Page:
**Difficulty: Medium**

This problem is a more complete version of the Course Schedule I problem. Topological Sort is used for sorting dependencies, in this problem we have to order courses in a way which we can take them all, and so courses have prerequisites and the prerequisites have prerequisites. This takes the form of a directed acyclic graph.

The input is an array of [course, prerequisite], so we have to first build an adjacency list since one course can have multiple prerequisites. We also have to check for loops in this graph, since it is possible that course A is a prerequisite for course B, and course B is a prerequisite for course A. So completing all courses would be impossible and so we return [].

There are two approaches to topological sort: DFS and BFS (Khan’s Algorithm)

**Depth First Search Approach**

This approach is one that first comes to mind.

```
class Solution:
def findOrder(self, numCourses: int, prerequisites: List[List[int]]) -> List[int]:
# Time: O(n + e), Space: O(n + e) where n is the num of nodes and e is the num of edges
prereq = {c: [] for c in range(numCourses)}
for crs, pre in prerequisites:
prereq[crs].append(pre)
output = []
visit, cycle = set(), set()
def dfs(crs):
if crs in cycle:
return False
if crs in visit:
return True
cycle.add(crs)
for pre in prereq[crs]:
if dfs(pre) == False:
return False
cycle.remove(crs)
visit.add(crs)
output.append(crs)
return True
for c in range(numCourses):
if dfs(c) == False:
return []
return output
```

We first start by building an adjacency list. We also need to make sure that courses that have no prerequisite and are not prerequisites to any other course are added since these courses would not be in the array and are essentially single nodes. This is why the numCourses input is important. So we make an adjacency list for all the nodes, even if it had no prerequisite, this way we cleanly avoid KeyError when looking through the children of the node.

Here, we can start from any node, and once all its children have been explored we add that to the order. While solving this problem I was under the misconception, that we need to figure out what node to start from, however, this makes us run into issues like detecting nodes with no start node since it’s a loop. Then we don’t detect the loop, and so we would have to check the length of the order, and it overall also costs us extra O(n) space. If we just dfs through all the nodes, and because we have the seen variable, no matter what node we start from we will get the correct order, and this makes our code much easier to understand.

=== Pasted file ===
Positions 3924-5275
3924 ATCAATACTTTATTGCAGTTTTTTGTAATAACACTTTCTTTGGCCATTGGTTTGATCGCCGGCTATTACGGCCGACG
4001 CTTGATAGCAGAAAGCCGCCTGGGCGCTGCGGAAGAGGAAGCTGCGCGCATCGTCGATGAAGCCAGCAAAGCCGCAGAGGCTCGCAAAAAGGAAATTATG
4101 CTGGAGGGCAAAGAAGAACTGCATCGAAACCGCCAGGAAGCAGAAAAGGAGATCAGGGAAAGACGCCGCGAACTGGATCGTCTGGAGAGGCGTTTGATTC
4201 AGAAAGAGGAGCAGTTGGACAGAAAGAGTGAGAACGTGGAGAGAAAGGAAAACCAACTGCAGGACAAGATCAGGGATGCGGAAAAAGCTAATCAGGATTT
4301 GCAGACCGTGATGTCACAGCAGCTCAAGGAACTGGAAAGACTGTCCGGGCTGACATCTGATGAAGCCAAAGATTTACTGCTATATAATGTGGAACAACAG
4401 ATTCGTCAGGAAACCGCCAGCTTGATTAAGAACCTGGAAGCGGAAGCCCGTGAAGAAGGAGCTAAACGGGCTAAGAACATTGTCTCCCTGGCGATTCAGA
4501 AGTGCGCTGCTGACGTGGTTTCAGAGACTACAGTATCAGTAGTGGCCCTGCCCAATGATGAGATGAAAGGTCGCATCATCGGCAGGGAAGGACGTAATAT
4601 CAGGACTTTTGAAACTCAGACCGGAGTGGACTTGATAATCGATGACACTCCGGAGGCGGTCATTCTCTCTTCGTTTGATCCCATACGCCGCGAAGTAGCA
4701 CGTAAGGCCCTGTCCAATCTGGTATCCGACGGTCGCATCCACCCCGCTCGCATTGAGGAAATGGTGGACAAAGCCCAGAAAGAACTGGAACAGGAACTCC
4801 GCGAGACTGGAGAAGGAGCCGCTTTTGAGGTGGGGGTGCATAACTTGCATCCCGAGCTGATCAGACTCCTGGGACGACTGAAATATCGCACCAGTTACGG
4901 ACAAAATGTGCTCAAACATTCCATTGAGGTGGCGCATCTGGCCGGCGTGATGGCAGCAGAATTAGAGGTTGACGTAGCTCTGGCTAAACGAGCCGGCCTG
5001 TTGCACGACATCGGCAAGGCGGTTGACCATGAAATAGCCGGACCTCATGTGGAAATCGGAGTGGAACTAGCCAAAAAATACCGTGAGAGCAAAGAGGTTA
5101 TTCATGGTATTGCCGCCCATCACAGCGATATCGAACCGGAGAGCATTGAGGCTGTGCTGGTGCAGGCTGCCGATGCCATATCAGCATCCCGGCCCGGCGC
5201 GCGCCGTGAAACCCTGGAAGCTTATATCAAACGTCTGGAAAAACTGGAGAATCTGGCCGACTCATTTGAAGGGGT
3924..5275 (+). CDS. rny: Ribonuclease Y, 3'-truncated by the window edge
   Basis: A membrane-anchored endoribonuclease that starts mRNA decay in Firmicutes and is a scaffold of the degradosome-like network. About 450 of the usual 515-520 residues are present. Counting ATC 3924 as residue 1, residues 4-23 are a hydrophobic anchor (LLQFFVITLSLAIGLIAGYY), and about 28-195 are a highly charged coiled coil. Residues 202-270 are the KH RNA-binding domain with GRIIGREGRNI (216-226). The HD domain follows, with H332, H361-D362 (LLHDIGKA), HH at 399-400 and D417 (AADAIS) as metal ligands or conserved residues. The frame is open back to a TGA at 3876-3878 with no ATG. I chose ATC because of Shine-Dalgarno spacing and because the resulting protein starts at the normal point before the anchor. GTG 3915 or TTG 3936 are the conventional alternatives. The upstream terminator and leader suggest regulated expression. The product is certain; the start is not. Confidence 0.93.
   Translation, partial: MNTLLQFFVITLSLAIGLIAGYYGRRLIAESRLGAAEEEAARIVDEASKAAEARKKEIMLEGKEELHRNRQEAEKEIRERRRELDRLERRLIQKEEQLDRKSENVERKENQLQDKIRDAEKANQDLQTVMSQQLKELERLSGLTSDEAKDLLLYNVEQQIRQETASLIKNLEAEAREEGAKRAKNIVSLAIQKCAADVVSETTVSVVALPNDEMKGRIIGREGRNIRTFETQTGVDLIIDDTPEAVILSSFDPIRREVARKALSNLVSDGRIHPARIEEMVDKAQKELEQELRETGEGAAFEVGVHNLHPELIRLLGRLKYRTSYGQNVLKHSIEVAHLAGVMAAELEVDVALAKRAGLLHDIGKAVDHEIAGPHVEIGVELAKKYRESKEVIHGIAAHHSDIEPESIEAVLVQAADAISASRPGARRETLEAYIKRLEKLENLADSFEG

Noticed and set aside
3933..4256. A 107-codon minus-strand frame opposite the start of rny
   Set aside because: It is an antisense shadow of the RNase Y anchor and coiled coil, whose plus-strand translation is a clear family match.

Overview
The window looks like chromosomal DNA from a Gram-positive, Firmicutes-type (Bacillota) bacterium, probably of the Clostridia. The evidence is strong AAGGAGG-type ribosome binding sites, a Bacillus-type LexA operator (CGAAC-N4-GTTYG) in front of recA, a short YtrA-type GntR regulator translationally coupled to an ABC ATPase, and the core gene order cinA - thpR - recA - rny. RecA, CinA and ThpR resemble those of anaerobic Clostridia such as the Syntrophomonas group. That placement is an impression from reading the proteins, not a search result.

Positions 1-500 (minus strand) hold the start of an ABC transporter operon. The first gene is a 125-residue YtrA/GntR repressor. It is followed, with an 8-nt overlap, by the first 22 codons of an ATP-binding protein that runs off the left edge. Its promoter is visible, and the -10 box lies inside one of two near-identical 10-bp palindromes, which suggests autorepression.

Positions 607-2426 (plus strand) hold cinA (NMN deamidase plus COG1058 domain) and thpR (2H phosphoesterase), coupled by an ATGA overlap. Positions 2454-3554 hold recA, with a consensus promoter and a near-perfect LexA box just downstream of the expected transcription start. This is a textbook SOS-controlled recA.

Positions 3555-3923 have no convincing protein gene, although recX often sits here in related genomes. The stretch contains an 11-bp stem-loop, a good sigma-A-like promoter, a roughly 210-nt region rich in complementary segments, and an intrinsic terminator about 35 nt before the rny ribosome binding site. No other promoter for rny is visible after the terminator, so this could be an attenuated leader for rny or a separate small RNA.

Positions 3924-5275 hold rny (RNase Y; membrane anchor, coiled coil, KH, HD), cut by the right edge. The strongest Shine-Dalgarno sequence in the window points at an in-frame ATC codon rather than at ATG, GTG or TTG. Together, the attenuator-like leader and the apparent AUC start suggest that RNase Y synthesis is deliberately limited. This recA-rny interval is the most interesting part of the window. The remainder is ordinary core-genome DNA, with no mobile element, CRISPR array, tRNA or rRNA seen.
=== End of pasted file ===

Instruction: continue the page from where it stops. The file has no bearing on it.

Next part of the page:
We also need to keep track of the values already in order, so we need a seen set to check if a course is already in order in constant time. We also need to check what courses are in the current dfs path, so we use another set path. This way no nodes are visited more than once which betters our time complexity. The path set allows us to detect loops, if we run into a loop hasLoop[0] is set to True, and when the recursion ends an empty array is returned.

**Khan’s Algorithms – Breath First Search Approach**

The intuition behind this is pretty easy to understand, we simply keep removing the courses with no prerequisites (the leaves of the graph) until there are no courses left. This also handles loops pretty well, since a node that is part of a loop would have prerequisites that cannot be removed, so this ends the bfs iteration. Then we can just check if all the nodes are in the order and return [] if they are not. Isolated notes are handled well since they have 0 prerequisites, to begin with.

```
class Solution:
def findOrder(self, numCourses: int, prerequisites: List[List[int]]) -> List[int]:
# Time: O(n + e), Space: O(n + e) where n is the num of nodes and e is the num of edges
adjMap = {course: [] for course in range(numCourses)}
inDegree = [0] * numCourses
for course, preq in prerequisites:
adjMap[preq].append(course)
inDegree[course] += 1
q = deque([])
for course in range(numCourses):
if inDegree[course] == 0:
q.append(course)
order = []
while q:
course = q.popleft()
order.append(course)
for c in adjMap[course]:
inDegree[c] -= 1
if inDegree[c] == 0:
q.append(c)
return order if len(order) == numCourses else []
```

We need an inDegree array to keep track of how many prerequisites a node has, and the adjMap is now in reverse, so pretty much we can visualize this as flipping the arrows in the graph. This reverse adjMap allows us to start from the leaves and go upward. Every time we reach a course, we reduce its inDegree by 1, and if the inDegree is 0 we can add it to the queue.